Protecting wireless protocols from data breach

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BOB BAXLEY 1-01

Dr. Bob Baxley CTO at Bastille

 

“Deploying RF technology and leveraging existing best breed security tools, such as network systems, SIEMS, MDMs, and incident response systems, equips security teams with complete visibility and 24/7 monitoring in the complete RF spectrum to thwart attacks,” says Dr. Bob Baxley CTO at Bastille, in an exclusive interview to ITSW.

 

 

ITSW Bureau- What methods are used by sophisticated hackers to exploit wireless protocols to gain access to sensitive data assets?

Dr. Bob Baxley- The widespread adoption of devices using Bluetooth, BLE, and IoT protocols is fairly recent. As a result, security teams are untrained and do not have adequate tools to mitigate the risks posed by computing devices, which often have multiple RF capabilities.

For example, IoT infrastructure devices such as HVAC controllers may also have a hardwired Ethernet connection, in addition to Bluetooth, Zigbee and WirelessHART enabled, and sometimes only “protected” by default usernames and passwords.

Radio-based device vulnerabilities include SweynTooth, the Phillips Hue vulnerability Zigbee Worm, BleedingBit, BlueBorne, MouseJack, and KeySniffer. These affect billions of devices from heart monitors to wireless keyboards and are just the start of threat development, underscoring the immaturity of security for radio frequency protocols.

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Thus, CISOs need to understand their RF attack surface to maintain a secure perimeter.

ITSW Bureau- How can enterprises prevent the compromise of wireless devices and safeguard sensitive data?

Dr. Bob Baxley-

  • Standard security technology can not of detecting devices operating within the RF spectrum. Deploying RF technology is crucial for facilities to detect devices in real-time and equip security teams with complete visibility to locate known and unknown devices.
  • It is essential to evaluate RF technology with existing integrations for threat alerts, incident response, and forensics.

Deploying RF technology and leveraging existing best breed security tools, such as network systems, SIEMS, MDMs, and incident response systems, equips security teams with complete visibility and 24/7 monitoring in the complete RF spectrum to thwart attacks.

ITSW Bureau- How can enterprises benefit from tech/solutions on the market to combat RF threats?

Dr. Bob Baxley- As wireless technologies increasingly play an integral role in digital transformations; here are some essential steps enterprises can take to mitigate RF threats:

  • Recognizing RF Exploitation: Gaining awareness and visibility into the communication between devices in airspaces is critical to protect sensitive information.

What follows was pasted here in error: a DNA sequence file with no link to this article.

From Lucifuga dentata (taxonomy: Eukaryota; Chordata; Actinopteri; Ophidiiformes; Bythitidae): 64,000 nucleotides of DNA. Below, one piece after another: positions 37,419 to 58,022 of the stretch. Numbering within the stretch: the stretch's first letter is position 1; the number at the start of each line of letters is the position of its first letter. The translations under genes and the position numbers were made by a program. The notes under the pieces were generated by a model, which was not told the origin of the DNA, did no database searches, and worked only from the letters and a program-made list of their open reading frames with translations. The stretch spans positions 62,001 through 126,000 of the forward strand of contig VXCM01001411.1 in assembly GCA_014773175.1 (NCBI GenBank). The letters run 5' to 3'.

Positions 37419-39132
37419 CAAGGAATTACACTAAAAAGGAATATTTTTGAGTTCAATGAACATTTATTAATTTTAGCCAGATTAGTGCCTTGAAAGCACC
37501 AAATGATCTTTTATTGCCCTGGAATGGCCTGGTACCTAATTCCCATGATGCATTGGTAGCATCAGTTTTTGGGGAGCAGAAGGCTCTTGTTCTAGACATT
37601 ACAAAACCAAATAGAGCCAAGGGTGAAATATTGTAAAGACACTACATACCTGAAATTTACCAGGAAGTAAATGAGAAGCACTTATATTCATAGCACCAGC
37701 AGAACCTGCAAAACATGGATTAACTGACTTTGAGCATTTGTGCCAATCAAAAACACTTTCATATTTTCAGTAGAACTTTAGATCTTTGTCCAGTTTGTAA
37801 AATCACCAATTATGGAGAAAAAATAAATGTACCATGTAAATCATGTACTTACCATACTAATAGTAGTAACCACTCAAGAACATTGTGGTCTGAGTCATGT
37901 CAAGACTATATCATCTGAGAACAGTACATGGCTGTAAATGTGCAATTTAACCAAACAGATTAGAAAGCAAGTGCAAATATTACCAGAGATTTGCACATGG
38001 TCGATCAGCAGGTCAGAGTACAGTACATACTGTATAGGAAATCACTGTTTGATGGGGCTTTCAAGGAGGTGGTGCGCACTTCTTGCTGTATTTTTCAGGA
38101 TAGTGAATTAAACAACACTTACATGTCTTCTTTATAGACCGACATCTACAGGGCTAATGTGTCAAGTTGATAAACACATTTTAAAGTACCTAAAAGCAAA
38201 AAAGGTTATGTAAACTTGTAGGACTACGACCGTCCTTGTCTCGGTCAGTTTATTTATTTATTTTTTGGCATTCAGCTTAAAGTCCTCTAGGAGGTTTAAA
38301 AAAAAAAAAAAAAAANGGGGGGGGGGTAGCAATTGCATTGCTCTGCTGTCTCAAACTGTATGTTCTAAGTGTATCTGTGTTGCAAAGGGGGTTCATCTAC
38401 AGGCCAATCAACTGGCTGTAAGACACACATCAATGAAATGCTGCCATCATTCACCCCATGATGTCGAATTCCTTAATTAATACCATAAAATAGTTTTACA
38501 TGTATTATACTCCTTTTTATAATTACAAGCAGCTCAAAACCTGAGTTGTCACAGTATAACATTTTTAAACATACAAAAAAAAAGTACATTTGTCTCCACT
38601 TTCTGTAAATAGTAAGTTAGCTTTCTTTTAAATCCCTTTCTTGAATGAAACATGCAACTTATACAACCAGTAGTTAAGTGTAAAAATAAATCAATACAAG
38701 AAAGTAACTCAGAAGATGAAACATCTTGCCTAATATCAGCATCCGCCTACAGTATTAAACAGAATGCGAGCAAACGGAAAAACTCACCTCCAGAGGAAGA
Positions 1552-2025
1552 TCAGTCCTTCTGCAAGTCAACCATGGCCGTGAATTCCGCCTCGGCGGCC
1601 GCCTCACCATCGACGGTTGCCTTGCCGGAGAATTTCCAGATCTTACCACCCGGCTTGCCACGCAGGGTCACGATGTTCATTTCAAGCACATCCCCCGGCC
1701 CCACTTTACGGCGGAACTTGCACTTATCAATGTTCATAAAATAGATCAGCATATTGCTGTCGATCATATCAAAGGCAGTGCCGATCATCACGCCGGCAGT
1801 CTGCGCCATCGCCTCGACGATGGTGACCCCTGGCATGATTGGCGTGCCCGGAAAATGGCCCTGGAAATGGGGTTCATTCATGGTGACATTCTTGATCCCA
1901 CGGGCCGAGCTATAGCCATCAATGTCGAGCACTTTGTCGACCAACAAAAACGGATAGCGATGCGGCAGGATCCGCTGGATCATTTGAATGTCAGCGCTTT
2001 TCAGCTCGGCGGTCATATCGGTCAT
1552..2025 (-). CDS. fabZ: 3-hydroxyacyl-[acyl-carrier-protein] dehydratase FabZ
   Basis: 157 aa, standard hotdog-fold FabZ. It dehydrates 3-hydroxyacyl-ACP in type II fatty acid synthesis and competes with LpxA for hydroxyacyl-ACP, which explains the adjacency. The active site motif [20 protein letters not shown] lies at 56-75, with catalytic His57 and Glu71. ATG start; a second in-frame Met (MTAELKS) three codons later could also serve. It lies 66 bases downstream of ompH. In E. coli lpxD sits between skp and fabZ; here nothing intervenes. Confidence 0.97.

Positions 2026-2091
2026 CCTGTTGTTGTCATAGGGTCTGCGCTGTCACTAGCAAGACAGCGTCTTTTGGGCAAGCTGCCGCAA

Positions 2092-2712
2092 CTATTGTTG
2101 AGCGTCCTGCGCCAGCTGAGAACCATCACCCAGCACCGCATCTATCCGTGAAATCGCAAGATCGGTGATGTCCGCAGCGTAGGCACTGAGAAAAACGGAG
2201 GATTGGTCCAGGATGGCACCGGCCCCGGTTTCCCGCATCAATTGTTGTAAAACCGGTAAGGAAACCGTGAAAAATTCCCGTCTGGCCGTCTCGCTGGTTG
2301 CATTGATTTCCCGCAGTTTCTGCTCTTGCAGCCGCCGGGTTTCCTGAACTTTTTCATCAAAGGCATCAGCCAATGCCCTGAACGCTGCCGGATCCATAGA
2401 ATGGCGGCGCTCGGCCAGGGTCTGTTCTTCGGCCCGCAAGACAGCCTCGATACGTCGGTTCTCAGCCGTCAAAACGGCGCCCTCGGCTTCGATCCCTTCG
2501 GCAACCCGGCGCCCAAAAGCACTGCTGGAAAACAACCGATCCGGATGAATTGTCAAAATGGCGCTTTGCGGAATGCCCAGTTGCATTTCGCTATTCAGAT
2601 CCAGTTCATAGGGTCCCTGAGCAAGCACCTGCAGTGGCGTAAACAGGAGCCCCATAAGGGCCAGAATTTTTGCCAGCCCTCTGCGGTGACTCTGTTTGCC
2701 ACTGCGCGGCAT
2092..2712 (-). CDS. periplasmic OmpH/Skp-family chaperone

• Assess RF Solutions: When analyzing RF products, security, and IT departments must consider solutions that will fight radio-borne threats to their facilities, trade secrets, and intellectual property.
  • Deploy RF Technology: Standard security technology is bad at detecting devices operating within the RF spectrum. Adopting RF technology is crucial for all industries, especially for the government sector, to detect real-time devices. RF adoption will equip security teams with complete visibility to locate known and unknown devices.

ITSW Bureau- Has the pandemic had a significant impact on the tactics, techniques, and procedures of such malicious actors targeting the IT industry and government agencies?

Dr. Bob Baxley-The widespread adoption of teleworking and wireless technologies in government environments has placed the threat of radio frequency (RF) breaches at an all-time high. As cyber thieves target blind spots in wireless communications, shadow IT devices (such as wearables, personal cell phones, and tablets) present major risks to government facilities.

Ordinarily, when employees report to work, they are unknowingly bringing potentially vulnerable devices into facilities via their cell phones, smart watches, and other devices. Government personnel may now be accessing government networks from unsecured devices, or from secure devices that are now in use in home environments and connected to a myriad of home devices, putting facilities at higher risk than before.

Employees using wireless systems at home can easily have their connections breached by devices in nearby homes. As a result, IT teams now have the additional burden of monitoring devices that aren’t connected to their network. Vulnerable devices exist inside government ecosystems via remote work.

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They are a potential entry point for cybercriminals and nation-state actors to execute attacks such as exfiltrating secret memos, documents, and sensitive data.

The threat of a possibly disastrous RF attack has become alarming enough for the Department of Homeland Security to dedicate resources to combat these potential attacks. DHS has allotted significant funds toward providing system administrators with real-time situational awareness of RF threats for IoT devices.

For more than a decade, Dr. Bob Baxley has been a technology leader in implementing machine learning algorithms for software defined and cognitive radios. At Bastille, Bob serves as Chief Technology Officer where he leads the development of systems to sift through massive amounts of radio frequency data to protect enterprises from radio threats.

Prior to joining Bastille, Bob was the Director of the Software Defined Radio Lab at Georgia Tech, where he led basic and applied research projects for organizations including NSF, ONR, Army, DoD, Air Force and DARPA. He has published more than 100 peer-reviewed papers and patents, is the receipt of various research awards, and is a Senior Member of the IEEE. He also led the GTRI team that competed in the DARPA Spectrum Challenge and placed second out of 90 teams.